The trauma surrounding acts of sexual assault and rape is undeniable. Let me begin by saying no survivor is the same. Each survivor is an individual and each will react to trauma in an individual way. While, there are many normative behaviors associated with traumatic experience, by no means should one expect a survivors of sexual assault to act or react the same. It is critical for those working with survivors to 1) seek deeper understanding of the trauma process and 2) get to know the individual that has experienced the trauma.
It is difficult to imagine all the things that sexual assault survivors must face. First, facing what has happened and the physical and emotional pain. When a person has been sexual assaulted it is a violation of self. They have had something taken from them and may experience difficulty in identify exactly what was lost (this may take years of work) , survivors will undoubtedly experiencing a grieving process and may need help walking that path. Sometimes, individuals don’t even want to be identified as a victim or a survivor of any assault, let alone sexual assault.
I want to point out some brief statistics from www.rainn.org :
- 1 in 6 women and 1 in 33 men will be a victim of sexual assault in their lifetime.
- College age women are 4 times more likely to be sexually assaulted.
Sexual Assault Numbers
- In 2007, there were 248,300 victims of sexual assault.
- Every 2 minutes, someone in the U.S. is sexually assaulted.
Reporting to Police
- 60% of sexual assaults are not reported to the police.
- Reporting has increased by 1/3 since 1993.
- Approximately 73% of rape victims know their assailants.
- Only 6% of rapists will ever spend a day in jail.
Unless you have been assaulted, have a closed loved one who has been assaulted or you have worked with victims of sexual assault; it is quite possible that you haven’t truly considered what happens to the victim and to the community when a person is sexually assaulted. I think that many people believe that sexual assault or rape is mainly a violent act committed by violent strangers or that it is something that happens when women get too drunk and then they get taken advantage of. However, if you consider the types of and occasions when rape is reported, consider all the unreported acts of sexual violence and you should begin to get sick to your stomach.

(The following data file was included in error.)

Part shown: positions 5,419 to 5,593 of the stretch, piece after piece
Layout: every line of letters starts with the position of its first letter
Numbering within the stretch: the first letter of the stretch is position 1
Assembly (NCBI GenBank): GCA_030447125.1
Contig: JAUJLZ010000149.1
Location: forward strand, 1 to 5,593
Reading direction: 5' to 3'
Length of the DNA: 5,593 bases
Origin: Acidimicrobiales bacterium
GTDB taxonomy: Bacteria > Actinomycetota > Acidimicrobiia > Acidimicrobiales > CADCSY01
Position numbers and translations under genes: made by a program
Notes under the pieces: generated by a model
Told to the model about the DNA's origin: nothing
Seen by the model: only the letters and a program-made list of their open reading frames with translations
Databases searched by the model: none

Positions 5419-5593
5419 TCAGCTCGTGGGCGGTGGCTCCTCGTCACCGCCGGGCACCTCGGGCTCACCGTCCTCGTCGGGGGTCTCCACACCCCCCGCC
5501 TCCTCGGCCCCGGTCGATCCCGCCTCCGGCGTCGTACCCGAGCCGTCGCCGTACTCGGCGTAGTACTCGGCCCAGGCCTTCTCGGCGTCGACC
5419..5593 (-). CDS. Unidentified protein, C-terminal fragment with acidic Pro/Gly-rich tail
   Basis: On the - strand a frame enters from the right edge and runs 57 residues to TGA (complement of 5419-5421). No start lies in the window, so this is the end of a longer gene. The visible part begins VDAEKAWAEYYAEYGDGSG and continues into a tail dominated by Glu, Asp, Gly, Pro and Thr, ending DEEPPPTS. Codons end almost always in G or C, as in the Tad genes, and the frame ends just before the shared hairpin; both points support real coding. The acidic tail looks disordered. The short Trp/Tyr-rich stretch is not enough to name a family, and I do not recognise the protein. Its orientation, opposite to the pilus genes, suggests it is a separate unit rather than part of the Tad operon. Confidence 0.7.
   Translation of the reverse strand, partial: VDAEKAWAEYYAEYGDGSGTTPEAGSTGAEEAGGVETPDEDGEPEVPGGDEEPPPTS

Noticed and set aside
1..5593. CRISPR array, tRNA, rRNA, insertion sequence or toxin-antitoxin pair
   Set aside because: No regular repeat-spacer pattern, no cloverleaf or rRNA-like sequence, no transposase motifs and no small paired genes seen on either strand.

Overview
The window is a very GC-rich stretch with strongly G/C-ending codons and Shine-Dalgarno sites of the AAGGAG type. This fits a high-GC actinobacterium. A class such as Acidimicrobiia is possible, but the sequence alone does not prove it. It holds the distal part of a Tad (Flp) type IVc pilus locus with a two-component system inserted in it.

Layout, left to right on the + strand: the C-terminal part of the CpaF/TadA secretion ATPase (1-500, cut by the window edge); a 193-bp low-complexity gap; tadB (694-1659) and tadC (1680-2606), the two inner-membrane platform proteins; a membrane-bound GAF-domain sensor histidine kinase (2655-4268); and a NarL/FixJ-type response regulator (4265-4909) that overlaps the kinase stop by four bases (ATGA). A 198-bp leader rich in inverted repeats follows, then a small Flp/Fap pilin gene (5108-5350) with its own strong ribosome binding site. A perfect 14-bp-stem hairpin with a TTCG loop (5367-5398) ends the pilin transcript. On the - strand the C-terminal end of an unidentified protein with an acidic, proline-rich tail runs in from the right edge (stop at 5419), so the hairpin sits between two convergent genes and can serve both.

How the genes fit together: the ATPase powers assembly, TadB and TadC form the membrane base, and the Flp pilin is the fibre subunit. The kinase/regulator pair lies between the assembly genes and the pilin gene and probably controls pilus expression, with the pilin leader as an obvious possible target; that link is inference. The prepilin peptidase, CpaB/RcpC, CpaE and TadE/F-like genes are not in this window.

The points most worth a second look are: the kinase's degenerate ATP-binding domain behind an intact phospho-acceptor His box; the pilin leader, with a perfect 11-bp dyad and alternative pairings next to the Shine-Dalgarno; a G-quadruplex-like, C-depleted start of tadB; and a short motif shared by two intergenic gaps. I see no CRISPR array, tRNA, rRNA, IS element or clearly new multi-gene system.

- Consider this from www.rainn.org 1 out of every 6 American women has been the victim of an attempted or completed rape in her lifetime.”
- Consider this research from the The National Center of Victims of Crime “although child sexual abuse is reported almost 90,000 times a year, the numbers of unreported abuse is far greater because the children are afraid to tell anyone what has happened, and the legal procedure for validating an episode is difficult (American Academy of Child & Adolescent Psychiatry, 2004).
- 15% of sexual assault and rape victims are under age 12.
- 2.78 million men in the U.S. have been victims of sexual assault or rape.
These numbers are staggering. Those number indicate that we obviously have a bigger problem with sexual assault than many of us chose to recognize. Sadly, so many of those victims are voice children, who are assault by family members and loved ones. Many of them learn that they have no choice and no voice. Sadly, they live with the pain and often go on to be victimized further and/or develop maladaptive coping skills that do not lead to proper healing.
So what I am saying is we need to educated! We need to work to expose perpetrators of sexual assault and violence. We need to look at triggers and help educate and prevent BEFORE the trauma happens. Believe me this is serious business folks. No one thinks it is ever going to be them or anyone that they know, but based on these statistics it is very probable it IS someone who is close to you, perhaps even someone you know and love. So go out get educated so that you can begin to make a difference.